Sunday, March 16, 2014

Obliteration - Black Death Horizon [2013]

Such an excessive portion of today's insurgent death metal spectrum seems to be frugal in the manner of originality, and hotheadedly persistent in sticking to much to the rules passed out by their monstrous descendants during the late 80's and early 90's that it's almost a chore to weed through the metric ton of releases and find something actually worthwhile. All told, as member of this beleaguered metal scene. And yet, does this mean that there have been absolutely no death metal masterpieces during the last decade or so? One would think so, after so much disregard of the aesthetic preferences of current acts have been held in consideration, but the subsequent appendages of bands like Necrovation, Repugnant, Horrendous, Morbus Chron and similar harbingers of death have been such malign and entertaining pastiches of old school fervor and tenacity that the banalities of the majority can easily be neglected. After all, while the genre is still being gradually carried forward by a group visionary bands, there is another, far more putrescent grouping in the underground that thrives on the love for the old school, and just the old school, being simultaneously awesome whilst doing so.

Hence, even with their squamous sophomore ''Nekropsalms'', Norway's Obliteration was not the most proficient contender to this particular end of death metal, though I have to say I did quite enjoy the buttery, gruesome death/doom palette that it so willfully flirted with. Some four years later, the Norse return with their most convincing anomaly yet; a putrid mass of slithering, unbridled murk straight from the pits of the nether: ''Black Death Horizon''. As a record whose name actually exemplifies the characteristic blend of early Autopsy, raw punk, Morbid Angel and early Death in it, ''Black Death Horizon'' is an excellent fucking trip down the quivering, cadaverous gateways of death metal, like some nostalgia trip with a little bit of everything. Let's just get something straight: this album is hands down one of the most morbidly attractive records in death metal I've heard in a good fucking while, and not solely in its pernicious mix of influences, but as an addictive piece of sensational ghastliness... 

Everything in this record from its writhing, whammy-impregnated leads flying about to the searing range of unabashed tremolos to its Autopsy-esque death/doom gruesomeness is stark and evil, even majestic at certain points. My initial fondness for the record grew with a passion for the necromantic vocals. Imagine a random punk frontman singing over the wretched, pestilent inflection of Chuck Schuldiner or Martin Van Drunnen; and I even caught a tad of Robert Andersson of Morbus Chron in there. Of course, the ominous presence of the guitars make themselves abundantly clear to the awestruck listener's trembling ear. The guitars may be meaty and murky, the bass belching like the baritone of an incarcerated demon; but despite the seamless d-beat drumming and vile vocal ranging, the Norse sustain a gorgeously demoniac clarity in the production, so the listener is never really thrown into a pointless, meandering wall of sound. Indeed, the attributions of some of the riffs aren't as sharp hooks as some others like the serpentine tremolos leading ''Goat Skull Crown'', especially when the band vies for more straightforward black/death foray in the vein of Darkthrone (as on ''Transient Passage'') but with so much bloody material compressed into a delicious pulp, the listener is only seldom reminded of such deficiencies. The melodies as on ''The Distant Sun'' or ''Ascendance'' are superb, twisted whirlpools of bile and vitriol, with an obstinate sense of adherence to much of the projections that were present on the band's sophomore, and yet the band still keeps things interesting by constantly shifting between tempos and riffs. There is always a steady, building level of tension that feels as though it'll blow the pulp up to crimson pieces of volcanic shrapnel that simply doesn't dissipate until the last moment, even on the gloomy, liquescent ''Churning Magma''...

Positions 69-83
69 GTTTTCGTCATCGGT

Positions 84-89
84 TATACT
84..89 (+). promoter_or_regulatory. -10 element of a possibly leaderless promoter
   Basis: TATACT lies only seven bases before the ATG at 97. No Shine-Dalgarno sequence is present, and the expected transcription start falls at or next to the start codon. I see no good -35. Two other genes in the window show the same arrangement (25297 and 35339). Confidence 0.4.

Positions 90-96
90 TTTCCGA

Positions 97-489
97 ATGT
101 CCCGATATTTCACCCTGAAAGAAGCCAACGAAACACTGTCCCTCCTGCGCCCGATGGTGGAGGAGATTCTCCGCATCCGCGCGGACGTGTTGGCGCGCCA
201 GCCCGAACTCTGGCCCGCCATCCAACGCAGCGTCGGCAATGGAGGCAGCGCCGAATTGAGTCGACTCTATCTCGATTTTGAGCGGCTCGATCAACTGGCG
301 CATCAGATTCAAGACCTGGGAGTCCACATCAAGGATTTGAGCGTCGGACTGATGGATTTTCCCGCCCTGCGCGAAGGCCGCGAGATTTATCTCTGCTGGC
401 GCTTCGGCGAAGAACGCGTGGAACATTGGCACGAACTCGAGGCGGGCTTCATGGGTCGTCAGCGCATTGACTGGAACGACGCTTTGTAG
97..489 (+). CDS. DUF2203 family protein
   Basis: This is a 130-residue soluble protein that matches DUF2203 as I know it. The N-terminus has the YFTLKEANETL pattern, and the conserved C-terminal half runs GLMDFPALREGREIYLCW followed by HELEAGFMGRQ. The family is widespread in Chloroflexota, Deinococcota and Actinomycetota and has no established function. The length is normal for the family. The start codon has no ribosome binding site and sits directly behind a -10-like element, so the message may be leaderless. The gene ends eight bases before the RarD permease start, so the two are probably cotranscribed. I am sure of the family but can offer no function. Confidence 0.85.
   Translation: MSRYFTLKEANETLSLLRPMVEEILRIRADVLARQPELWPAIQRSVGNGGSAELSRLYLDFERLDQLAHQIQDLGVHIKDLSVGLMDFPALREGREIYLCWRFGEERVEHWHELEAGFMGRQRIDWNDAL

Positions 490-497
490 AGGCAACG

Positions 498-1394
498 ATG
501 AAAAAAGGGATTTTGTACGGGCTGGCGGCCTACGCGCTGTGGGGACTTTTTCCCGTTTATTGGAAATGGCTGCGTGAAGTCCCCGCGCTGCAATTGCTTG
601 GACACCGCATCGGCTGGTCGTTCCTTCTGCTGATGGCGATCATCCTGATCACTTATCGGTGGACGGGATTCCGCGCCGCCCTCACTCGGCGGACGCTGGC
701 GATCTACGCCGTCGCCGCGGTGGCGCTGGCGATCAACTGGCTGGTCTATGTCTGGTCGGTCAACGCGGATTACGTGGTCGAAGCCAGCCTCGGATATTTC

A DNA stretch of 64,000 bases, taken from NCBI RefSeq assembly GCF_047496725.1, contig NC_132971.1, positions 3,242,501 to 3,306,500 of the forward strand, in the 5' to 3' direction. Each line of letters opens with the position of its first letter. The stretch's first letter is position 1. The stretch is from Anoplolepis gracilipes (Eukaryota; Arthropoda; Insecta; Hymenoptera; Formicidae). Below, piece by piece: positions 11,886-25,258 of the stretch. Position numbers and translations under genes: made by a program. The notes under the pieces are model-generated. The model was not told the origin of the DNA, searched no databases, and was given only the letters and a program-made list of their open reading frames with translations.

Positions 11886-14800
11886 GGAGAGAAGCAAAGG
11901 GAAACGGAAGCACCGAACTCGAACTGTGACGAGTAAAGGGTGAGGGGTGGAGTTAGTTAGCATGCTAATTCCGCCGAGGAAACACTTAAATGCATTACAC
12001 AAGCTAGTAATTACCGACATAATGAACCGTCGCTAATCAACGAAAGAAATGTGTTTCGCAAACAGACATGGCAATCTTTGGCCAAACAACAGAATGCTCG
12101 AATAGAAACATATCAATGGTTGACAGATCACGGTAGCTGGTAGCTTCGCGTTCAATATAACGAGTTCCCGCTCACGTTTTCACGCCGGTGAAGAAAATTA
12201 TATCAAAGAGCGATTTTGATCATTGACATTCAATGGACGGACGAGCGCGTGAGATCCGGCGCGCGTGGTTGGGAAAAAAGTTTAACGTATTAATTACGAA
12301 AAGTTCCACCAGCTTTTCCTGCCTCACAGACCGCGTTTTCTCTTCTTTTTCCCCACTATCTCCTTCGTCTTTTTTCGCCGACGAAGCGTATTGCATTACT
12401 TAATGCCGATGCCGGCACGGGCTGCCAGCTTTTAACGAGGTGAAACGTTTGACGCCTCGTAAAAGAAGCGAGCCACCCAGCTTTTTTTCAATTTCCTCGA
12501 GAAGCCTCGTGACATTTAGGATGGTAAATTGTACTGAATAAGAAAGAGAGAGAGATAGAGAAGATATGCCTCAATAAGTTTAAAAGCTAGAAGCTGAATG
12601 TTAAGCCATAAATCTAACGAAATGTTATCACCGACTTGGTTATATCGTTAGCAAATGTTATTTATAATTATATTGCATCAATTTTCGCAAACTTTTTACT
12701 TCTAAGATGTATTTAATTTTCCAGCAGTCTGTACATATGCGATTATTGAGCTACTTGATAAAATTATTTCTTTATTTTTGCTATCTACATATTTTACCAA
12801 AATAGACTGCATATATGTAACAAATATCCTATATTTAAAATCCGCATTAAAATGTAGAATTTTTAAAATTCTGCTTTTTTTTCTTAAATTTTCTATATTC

Thus, with all its aspects, ''Black Death Horizon'' lives up to its name with utmost potential and torturous adroitness, like the product of some blissful witchery by the misty peak of the sulfuric promontory of the excellent, excellent cover. By the time this record had run its course, I found myself bathed in blood and all the other gnarly ingredients these primordial sorcerers bestirred. Sure, ''Black Death Horizon'' does have its dull moments from time to time, as I felt some of the longer tracks like ''Transient Passage'' - though still crammed to the tits of with feculent goodness - and the title track dragged about a little too long than I might have preferred, and there too were certain sequences where I thought they were recycling some of the previous guitar work with scarcely a change in drum patterns, but the overall output of the record, as displayed with such tunes as ''Sepulchral Rites'' and ''Goat Skull Crown'' makes for some of the most disgustingly appealing death metal products of 2013. So rarely do retro death metal bands actually feel motivated about their cause of purveying evil and asphyxiating entire throngs with pyroclastic mounds of dirt that this album felt like one of the most thoroughly enjoyable discs of the year. You're not feeling it until you're caked with muck. 

Goat Skull Crown
Sepulchral Rites
Transient Passage

Rating: 88%

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